“If you and I are in a conversation with each other, and it’s taking seconds or half a minute for that to happen, you’re out of the conversation,” Hunter said. “You might come back to it later, but you’ve missed that opportunity to communicate with a friend. Alternatively, if I have just the messaging stack sitting inside of the data center in Sydney … now you’re traversing two miles of terrestrial cable to a data center that’s practically right next to you, and the entire transaction is so much faster.”
If I want to experiment and move something to Sydney or Singapore or Tokyo, I can just do it.

Snap wanted to regionalize its services where it made sense. The only way to do that was by using microservices and understanding which services were useful to have close to the customer and which ones weren’t, Hunter said.
“Customers benefit by having data centers be physically closer to them because performance is better,” he said. “CDNs can cover a lot of the broadcast content, but when doing one-on-one communications with people — people send Snaps and Snap videos — those are big chunks of data to move through the network.”
That ability to switch regions is one of the benefits of using cloud providers, Hunter said.
“If I want to experiment and move something to Sydney or Singapore or Tokyo, I can just do it,” he said. “I’m just going to call them up and say, ‘OK, we’re going to put our messaging stack in Tokyo,’ and the systems are all there, and we try it. If it turns out it doesn’t actually make a difference, we turn that service off and move it to a cheaper location.”
Snap has built more than 100 services for very specific functions, including Delta Force.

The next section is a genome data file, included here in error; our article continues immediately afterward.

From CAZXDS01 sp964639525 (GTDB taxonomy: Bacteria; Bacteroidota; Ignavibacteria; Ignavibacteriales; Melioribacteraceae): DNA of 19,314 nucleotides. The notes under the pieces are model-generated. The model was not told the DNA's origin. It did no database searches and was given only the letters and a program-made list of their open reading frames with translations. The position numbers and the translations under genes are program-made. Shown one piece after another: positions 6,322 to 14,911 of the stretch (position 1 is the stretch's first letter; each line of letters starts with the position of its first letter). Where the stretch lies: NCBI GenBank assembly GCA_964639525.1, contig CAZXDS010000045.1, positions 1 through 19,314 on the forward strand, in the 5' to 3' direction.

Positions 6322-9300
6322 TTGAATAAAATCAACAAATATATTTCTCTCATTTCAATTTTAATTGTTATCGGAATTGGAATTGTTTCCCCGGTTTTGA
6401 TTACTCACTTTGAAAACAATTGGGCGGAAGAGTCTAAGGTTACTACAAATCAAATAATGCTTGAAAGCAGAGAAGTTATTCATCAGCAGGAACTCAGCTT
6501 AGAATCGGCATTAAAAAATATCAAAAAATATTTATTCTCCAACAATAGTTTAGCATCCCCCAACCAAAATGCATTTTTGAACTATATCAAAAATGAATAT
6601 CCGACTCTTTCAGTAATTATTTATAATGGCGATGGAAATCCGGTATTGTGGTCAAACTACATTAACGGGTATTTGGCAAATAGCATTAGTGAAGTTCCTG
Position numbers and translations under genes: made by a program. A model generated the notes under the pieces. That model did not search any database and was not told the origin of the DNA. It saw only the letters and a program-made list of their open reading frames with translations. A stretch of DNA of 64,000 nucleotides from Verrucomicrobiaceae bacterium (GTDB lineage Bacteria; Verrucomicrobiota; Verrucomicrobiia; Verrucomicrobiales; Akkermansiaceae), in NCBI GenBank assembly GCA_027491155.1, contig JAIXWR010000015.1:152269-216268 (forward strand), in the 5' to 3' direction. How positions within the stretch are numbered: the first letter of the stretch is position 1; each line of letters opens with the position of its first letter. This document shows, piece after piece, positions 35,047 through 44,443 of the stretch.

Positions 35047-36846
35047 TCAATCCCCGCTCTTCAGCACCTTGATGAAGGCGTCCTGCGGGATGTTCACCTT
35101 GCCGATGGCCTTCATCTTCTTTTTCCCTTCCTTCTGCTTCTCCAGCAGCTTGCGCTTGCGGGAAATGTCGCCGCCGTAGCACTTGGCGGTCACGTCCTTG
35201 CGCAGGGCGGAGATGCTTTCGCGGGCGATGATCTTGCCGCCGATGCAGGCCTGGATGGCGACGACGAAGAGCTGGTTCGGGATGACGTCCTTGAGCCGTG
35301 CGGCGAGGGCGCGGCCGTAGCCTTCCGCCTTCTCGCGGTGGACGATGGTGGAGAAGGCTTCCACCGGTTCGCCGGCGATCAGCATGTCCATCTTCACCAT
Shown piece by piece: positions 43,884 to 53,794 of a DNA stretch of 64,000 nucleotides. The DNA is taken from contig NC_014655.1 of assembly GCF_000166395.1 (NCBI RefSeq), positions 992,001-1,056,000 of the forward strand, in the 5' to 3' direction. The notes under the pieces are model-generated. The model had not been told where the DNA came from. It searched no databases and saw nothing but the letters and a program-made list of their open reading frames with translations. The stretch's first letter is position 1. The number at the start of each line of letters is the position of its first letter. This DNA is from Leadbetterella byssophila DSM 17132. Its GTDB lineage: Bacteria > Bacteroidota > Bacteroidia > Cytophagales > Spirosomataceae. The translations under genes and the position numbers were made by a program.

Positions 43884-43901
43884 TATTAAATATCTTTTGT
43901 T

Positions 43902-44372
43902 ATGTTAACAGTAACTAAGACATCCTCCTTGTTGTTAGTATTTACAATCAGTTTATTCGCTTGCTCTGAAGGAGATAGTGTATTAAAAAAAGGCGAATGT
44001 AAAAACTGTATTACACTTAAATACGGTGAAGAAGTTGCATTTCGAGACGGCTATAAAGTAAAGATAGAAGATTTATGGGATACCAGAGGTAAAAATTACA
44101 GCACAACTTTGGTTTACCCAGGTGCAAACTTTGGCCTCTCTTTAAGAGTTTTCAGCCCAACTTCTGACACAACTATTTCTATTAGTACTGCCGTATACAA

In 2016, any time a user opened the Snapchat app, it would download or redownload everything, including stories that a user had already looked at but hadn’t yet timed out in the app.
“It was … a naive deployment of just ‘download everything so that you don’t miss anything,’” Hunter said. “Delta Force goes and looks at the client … finds out all the things that you’ve already downloaded and are still on your phone, and then only downloads the things that are net-new.”
This approach had other benefits.
“Of course, that turns out to make the app faster,” Hunter said. “It also costs us way less, so we reduced our costs enormously by implementing that single service.”
Snap uses open-source software to create its infrastructure, including Kubernetes for service development, Spinnaker for its application team to deploy software, Spark for data processing and memcached/KeyDB for caching. “We have a process for looking at open source and making sure we’re comfortable that it’s safe and that it’s not something that we wouldn’t want to deploy in our infrastructure,” Hunter said.

Snap also uses Envoy, an edge and service proxy and universal data plane designed for large, microservice service-mesh architectures.